CAIRO: Eleven rights organizations presented to the legislative committee of the People’s Assembly a report suggesting the modification of some articles of the personal law, including putting more restrictions on polygamy and cancelling the obedience law.
The report — which was co-authored by the Egyptian Association for Community Participation Enhancement, the Association of Legal Aid for Women and the Egyptian Foundation for Family Development, among others — was also presented to the National Council for Women, the National Council for Childhood and Motherhood and the Ministry of Justice.
“The draft only concerns Muslims,” said Afaf Marey, head of programs at the Egyptian Organization for Civic Engagement Promotion, confirming that the organization is planning another draft for Christians.
“The draft includes an article restricting polygamy, where a specialized judge should approve the second marriage, after making sure that the husband is financially capable of spending on another family and getting the approval of the first wife,” she added.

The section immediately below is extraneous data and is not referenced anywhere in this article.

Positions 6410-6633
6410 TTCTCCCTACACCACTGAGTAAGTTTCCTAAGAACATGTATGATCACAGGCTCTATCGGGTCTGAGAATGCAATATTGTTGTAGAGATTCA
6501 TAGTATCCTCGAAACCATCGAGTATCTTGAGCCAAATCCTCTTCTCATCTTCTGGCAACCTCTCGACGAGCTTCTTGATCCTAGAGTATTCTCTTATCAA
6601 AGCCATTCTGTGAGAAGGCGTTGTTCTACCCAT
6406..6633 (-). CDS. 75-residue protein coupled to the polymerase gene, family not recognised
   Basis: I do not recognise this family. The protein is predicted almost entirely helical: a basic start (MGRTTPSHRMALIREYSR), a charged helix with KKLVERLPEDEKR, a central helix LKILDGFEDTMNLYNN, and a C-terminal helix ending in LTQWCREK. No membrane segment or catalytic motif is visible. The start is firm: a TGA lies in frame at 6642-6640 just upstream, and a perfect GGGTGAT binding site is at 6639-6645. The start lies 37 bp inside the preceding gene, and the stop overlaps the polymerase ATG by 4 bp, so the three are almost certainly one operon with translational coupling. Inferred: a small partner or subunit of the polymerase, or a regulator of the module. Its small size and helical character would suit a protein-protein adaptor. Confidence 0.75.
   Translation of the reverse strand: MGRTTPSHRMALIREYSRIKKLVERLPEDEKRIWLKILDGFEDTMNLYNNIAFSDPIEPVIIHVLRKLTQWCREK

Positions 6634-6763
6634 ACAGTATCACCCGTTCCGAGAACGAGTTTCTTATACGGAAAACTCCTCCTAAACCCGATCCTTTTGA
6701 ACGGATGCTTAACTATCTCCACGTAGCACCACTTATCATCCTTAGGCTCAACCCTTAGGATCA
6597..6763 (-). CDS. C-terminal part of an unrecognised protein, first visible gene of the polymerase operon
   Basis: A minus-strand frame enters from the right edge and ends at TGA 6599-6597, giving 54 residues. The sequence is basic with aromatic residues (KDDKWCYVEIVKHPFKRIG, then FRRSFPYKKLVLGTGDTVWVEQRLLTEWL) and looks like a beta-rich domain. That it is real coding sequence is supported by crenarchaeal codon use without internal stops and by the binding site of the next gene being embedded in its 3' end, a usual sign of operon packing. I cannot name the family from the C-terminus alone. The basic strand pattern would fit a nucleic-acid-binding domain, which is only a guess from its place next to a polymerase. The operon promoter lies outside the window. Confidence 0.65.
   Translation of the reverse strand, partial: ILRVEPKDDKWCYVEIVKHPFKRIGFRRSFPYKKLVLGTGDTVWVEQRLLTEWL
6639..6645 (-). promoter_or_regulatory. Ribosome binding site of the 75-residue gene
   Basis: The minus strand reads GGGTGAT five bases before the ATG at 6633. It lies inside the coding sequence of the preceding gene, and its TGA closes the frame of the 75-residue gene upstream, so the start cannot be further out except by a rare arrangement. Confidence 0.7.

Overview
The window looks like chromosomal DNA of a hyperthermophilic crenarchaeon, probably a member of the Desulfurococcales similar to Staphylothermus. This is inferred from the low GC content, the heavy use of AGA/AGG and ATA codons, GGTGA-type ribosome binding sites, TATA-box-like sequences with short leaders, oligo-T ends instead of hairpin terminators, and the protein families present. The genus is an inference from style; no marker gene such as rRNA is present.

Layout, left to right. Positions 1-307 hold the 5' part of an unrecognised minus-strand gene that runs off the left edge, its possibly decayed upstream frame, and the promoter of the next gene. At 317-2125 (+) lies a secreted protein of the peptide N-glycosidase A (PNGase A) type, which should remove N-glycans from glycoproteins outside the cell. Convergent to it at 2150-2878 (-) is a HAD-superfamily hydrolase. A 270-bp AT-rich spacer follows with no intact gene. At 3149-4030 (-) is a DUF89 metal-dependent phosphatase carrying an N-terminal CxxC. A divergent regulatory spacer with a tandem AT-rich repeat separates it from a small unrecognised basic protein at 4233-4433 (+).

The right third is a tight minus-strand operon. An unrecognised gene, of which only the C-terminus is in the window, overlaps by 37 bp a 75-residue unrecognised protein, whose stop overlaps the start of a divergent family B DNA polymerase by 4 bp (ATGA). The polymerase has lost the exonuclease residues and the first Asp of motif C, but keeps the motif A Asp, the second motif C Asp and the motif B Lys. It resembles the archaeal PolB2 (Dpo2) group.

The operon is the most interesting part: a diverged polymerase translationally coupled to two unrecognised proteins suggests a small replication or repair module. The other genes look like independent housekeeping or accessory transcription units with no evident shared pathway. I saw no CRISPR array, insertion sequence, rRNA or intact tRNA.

Marey confirmed that the current law involves discrimination against women and human rights violations.
“The draft includes evidence of experiences of other Arab and Islamic countries,” said Marey.
“Tunisia completely banned polygamy, where Morocco required the approval of both a judge and the first wife.”
Marey stressed that the draft law does not conflict with Islamic sharia. “Polygamy was related to certain social conditions when Islam started to spread,” she said.
“The Quran also required complete fairness among wives,” she added.
The memo, titled “Law of an integral, more just family,” also called for laws that are more responsive to the real needs of Egyptian families, without being limited to the teachings of one school of jurisprudence.
The report, which was critical of the current personal status law, said that there is no legal definition of marriage. It claimed that the current law doesn’t directly address marriage contracts, the implications of unregistered marriages, or the legal relationship between engaged couples.
Among its many recommendations, the report also suggested adding an article to the current law that would allow women divorced without prior consultation to claim half of their husband’s wealth that was made during their marriage.